Sökformulär

Contentious politics, local governance and the self : a Tanzanian case study

Upphovsperson: Kelsall, Tim
Utgivare: Nordiska Afrikainstitutet | Uppsala : Nordiska Afrikainstitutet
År: 2004
Språk: eng
Relation: Research report, 1104-8425 ; 129
Ämnesord: Civil Society, democracy, politics, Social government, Arumeru district, Tanzania, Political science, Statsvetenskap
Identifikator: http://urn.kb.se/resolve?urn=urn:nbn:se:nai:diva-104
Identifikator: urn:isbn:91-7106-533-4
Rättigheter: info:eu-repo/semantics/openAccess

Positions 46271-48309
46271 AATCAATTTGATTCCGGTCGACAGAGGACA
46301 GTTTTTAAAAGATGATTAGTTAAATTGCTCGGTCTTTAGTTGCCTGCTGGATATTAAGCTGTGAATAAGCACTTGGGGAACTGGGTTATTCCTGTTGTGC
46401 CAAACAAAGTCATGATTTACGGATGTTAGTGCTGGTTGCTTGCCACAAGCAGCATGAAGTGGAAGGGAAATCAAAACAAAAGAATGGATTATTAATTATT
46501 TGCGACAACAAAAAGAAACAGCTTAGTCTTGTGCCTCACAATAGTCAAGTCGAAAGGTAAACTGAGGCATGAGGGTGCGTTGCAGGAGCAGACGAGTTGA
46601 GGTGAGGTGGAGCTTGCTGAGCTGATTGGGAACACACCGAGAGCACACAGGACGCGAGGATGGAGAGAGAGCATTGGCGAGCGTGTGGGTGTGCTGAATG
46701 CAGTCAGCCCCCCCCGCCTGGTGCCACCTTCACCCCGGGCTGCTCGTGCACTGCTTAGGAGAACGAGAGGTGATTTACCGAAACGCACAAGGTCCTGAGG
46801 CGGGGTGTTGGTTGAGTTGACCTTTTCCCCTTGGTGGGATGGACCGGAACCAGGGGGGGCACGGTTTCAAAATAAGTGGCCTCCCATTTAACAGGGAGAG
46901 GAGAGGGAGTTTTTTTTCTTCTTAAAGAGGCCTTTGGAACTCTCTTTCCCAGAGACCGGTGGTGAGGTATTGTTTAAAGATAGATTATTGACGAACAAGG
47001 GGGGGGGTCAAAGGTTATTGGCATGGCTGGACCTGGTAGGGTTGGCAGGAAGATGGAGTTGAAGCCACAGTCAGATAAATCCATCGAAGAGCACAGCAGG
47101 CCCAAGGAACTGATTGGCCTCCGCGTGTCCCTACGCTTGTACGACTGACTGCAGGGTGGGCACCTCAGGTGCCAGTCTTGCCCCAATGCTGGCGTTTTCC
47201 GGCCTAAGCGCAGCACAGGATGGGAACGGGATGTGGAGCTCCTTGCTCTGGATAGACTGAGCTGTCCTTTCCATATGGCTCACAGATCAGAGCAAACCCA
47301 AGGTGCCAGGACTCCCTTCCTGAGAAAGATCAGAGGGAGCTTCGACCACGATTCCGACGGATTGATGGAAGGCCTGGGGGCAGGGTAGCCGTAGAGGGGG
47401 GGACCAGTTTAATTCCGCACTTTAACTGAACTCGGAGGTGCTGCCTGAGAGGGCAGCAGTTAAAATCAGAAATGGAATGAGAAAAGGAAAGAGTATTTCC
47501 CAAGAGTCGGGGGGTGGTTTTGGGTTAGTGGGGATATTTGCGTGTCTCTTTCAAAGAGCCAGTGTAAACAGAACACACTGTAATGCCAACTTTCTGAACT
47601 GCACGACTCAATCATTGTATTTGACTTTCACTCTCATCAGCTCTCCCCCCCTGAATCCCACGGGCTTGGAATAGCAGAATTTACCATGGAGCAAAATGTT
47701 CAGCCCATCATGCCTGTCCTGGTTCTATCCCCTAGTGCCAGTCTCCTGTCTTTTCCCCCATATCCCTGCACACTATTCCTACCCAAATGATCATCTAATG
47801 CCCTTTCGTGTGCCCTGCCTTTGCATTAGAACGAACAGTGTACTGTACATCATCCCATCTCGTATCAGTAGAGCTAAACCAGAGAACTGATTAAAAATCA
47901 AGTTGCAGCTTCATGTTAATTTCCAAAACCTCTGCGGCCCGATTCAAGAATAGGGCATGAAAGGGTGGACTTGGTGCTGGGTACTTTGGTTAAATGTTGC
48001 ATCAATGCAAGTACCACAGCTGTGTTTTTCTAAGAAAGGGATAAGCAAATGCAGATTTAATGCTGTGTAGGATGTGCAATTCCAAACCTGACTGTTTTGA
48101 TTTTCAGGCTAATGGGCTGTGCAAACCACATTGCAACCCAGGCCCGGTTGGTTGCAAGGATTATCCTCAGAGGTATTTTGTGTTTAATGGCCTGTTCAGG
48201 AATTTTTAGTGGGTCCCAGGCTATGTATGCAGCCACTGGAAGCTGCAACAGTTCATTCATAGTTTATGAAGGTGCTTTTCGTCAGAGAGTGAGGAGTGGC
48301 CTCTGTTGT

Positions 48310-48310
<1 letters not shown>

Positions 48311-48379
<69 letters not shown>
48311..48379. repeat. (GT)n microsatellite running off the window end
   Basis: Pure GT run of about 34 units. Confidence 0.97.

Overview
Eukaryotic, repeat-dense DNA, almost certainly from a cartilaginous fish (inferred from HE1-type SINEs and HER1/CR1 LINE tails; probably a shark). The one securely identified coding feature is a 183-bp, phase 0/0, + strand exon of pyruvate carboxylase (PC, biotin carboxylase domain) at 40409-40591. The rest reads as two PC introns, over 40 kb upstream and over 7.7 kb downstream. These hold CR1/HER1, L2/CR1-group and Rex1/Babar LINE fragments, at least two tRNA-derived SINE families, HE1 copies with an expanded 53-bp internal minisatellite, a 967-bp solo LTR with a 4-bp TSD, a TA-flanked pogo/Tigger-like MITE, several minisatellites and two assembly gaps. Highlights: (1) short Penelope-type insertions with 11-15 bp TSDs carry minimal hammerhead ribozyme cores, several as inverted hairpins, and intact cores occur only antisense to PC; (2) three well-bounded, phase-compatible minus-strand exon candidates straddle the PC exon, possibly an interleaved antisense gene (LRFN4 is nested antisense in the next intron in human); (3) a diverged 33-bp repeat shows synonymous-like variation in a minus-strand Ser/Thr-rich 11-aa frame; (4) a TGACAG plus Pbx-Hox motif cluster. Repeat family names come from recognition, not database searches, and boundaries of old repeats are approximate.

The Governance Agenda is the framework that currently organises the West’s relations with Africa. The present work is an attempt to see Governance through the lens of a contemporary, local history. The report analyses three periods of contentious politics at local level in Tanzania and two multi-party elections. It provides a window on mismanagement in local government, it examines the intervention by national and local elites in district conflicts, and it points to the difficulties ordinary people face in holding their leaders to account. The argument of the report is that current approaches to the study of Governance overlook an essential ingredient for its potential success: namely, the sociological conditions in which forms of collective action conducive to improved political accountability become possible at a grassroots level. The analysis aims to show that economic diversification and multiple livelihoods have given rise to a reticular social structure in which individuals find it difficult to combine to hold their leaders to account. People have fragmented identities formed in networks of social relations, which impedes the emergence of strong collective identities appropriate to effective social movements.